For instance, the expansion of drug manufacturing in Ireland, Puerto Rico, and Singapore was primarily a function of favorable corporate tax policies augmented by reliable legal systems and the availability of skilled workers. Those considerations are more important when producing novel drugs that have market exclusivity and high profit margins or products (such as biologics) that involve more complicated and sophisticated manufacturing processes.
In contrast, less developed countries, such as China and India, primarily offer the advantage of lower construction and operating costs (e.g., utilities, wage rates, environmental regulations). Those cost differentials are more relevant when producing generic drugs, which are characterized by very thin profit margins and little need for intellectual property protections.
Current Global Distribution of Drug Manufacturing
The primary driver of recent concerns about the reliability of the U.S. drug supply has been the extent to which drugs are being manufactured outside the United States and particularly in certain countries, namely China.
Those concerns have been fanned by a number of assertions about American dependence on foreign-produced drugs that are either misleading or unverifiable. In fact, for drugs consumed in the United States, there is currently no reliable and comprehensive information about the respective shares produced domestically versus those imported from other countries.
What is available, however, is information on all domestic and foreign facilities that manufacture APIs or FDFs for the U.S. market. Those sites, as well as facilities that perform related functions—such as testing, packaging, and labeling—must register with the FDA and are subject to FDA inspection. The agency maintains a database of all such facilities, the Drug Establishments Current Registration Site, which it continually updates.
As of May 2020, of the FDA-regulated manufacturing facilities that produce APIs for drugs sold in the U.S. market, 26 percent are located in the United States, 26 percent are in EU member countries, 19 percent are in India, 13 percent are in China, and 2 percent are in Canada, with other countries accounting for the remaining 14 percent. Of the FDA-regulated facilities that manufacture FDFs for the U.S. market, 46 percent are located in the United States, 19 percent are in EU member countries, 10 percent are in India, 7 percent are in China, and 4 percent are in Canada, with other countries accounting for the remaining 14 percent.
Key Considerations for Policymakers
Drug shortages have been a persistent problem that the FDA and the relevant congressional committees were addressing well before the novel coronavirus pandemic. Those efforts have produced useful insights into pharmaceutical supply chain issues and yield four key considerations for policymakers:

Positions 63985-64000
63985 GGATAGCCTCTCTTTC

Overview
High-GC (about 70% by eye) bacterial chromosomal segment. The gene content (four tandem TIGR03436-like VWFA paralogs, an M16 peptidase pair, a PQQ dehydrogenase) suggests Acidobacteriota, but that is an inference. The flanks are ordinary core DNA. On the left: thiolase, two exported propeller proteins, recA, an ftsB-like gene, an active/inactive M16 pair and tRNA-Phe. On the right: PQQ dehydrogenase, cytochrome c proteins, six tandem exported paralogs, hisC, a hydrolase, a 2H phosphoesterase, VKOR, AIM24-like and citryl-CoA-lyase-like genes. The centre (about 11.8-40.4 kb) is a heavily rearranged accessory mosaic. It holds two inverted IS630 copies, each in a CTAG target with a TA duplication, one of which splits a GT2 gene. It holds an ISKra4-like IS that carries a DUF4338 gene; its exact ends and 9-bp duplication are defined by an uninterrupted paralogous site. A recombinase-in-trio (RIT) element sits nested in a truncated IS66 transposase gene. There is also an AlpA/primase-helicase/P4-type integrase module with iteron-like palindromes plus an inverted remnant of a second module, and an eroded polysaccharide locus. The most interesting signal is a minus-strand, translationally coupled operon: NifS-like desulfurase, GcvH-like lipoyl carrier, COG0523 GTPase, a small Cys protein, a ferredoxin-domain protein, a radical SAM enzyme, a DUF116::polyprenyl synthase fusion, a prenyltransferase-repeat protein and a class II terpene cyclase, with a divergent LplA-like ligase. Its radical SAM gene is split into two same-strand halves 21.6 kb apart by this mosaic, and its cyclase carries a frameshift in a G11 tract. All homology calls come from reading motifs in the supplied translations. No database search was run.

- Drug shortages primarily occur with generic drugs and drugs that require more specialized manufacturing. An FDA analysis of 163 drugs that went into shortage during 2013–2017 found that 67 percent were generics, 63 percent were sterile injectables, and 47 percent were both. Only 17 percent were oral-formulation, non-generic drugs.
- Drug shortages are caused mostly by product quality or safety issues involving ingredients or manufacturing processes. The FDA’s analysis found that “of the 163 drugs in shortage, 62 percent went into shortage after supply disruptions occurred that were associated with manufacturing or product quality problems.”
- The generic drug industry faces unique circumstances that contribute to limited production capacity for some drugs, the shift to more foreign sourcing, and supply disruptions due to quality or safety issues. As previously noted, the generic drug industry is characterized by competition on price, uncertain revenues, very thin profit margins, and the need for significant up-front investment.
- The geographic location of drug manufacturing is a secondary factor. Product safety recalls, production interruptions, and drug shortages occur with domestically manufactured drugs as well as with those made in other countries.
In order to ensure that America has a sufficient and reliable supply of drugs, policymakers should focus primarily on generic drug manufacturing, as that is the sector where most of the issues arise. Current generic drug competition is almost entirely focused on price. A generic drug maker has pricing power only when it becomes the sole source for a drug or when industry-wide production of the drug is otherwise unable to meet demand. In contrast, novel drugs with market exclusivity provide much larger financial returns, giving their manufacturers both the incentives and the means to invest in more resilient manufacturing and more dependable sources of quality ingredients.
For policymakers, this indicates that the issues they need to address are centered less on FDA approvals of new generic drug applications and more on the policies that impact the financial decisions of the generic drug industry and the FDA’s role in regulating drug manufacturing.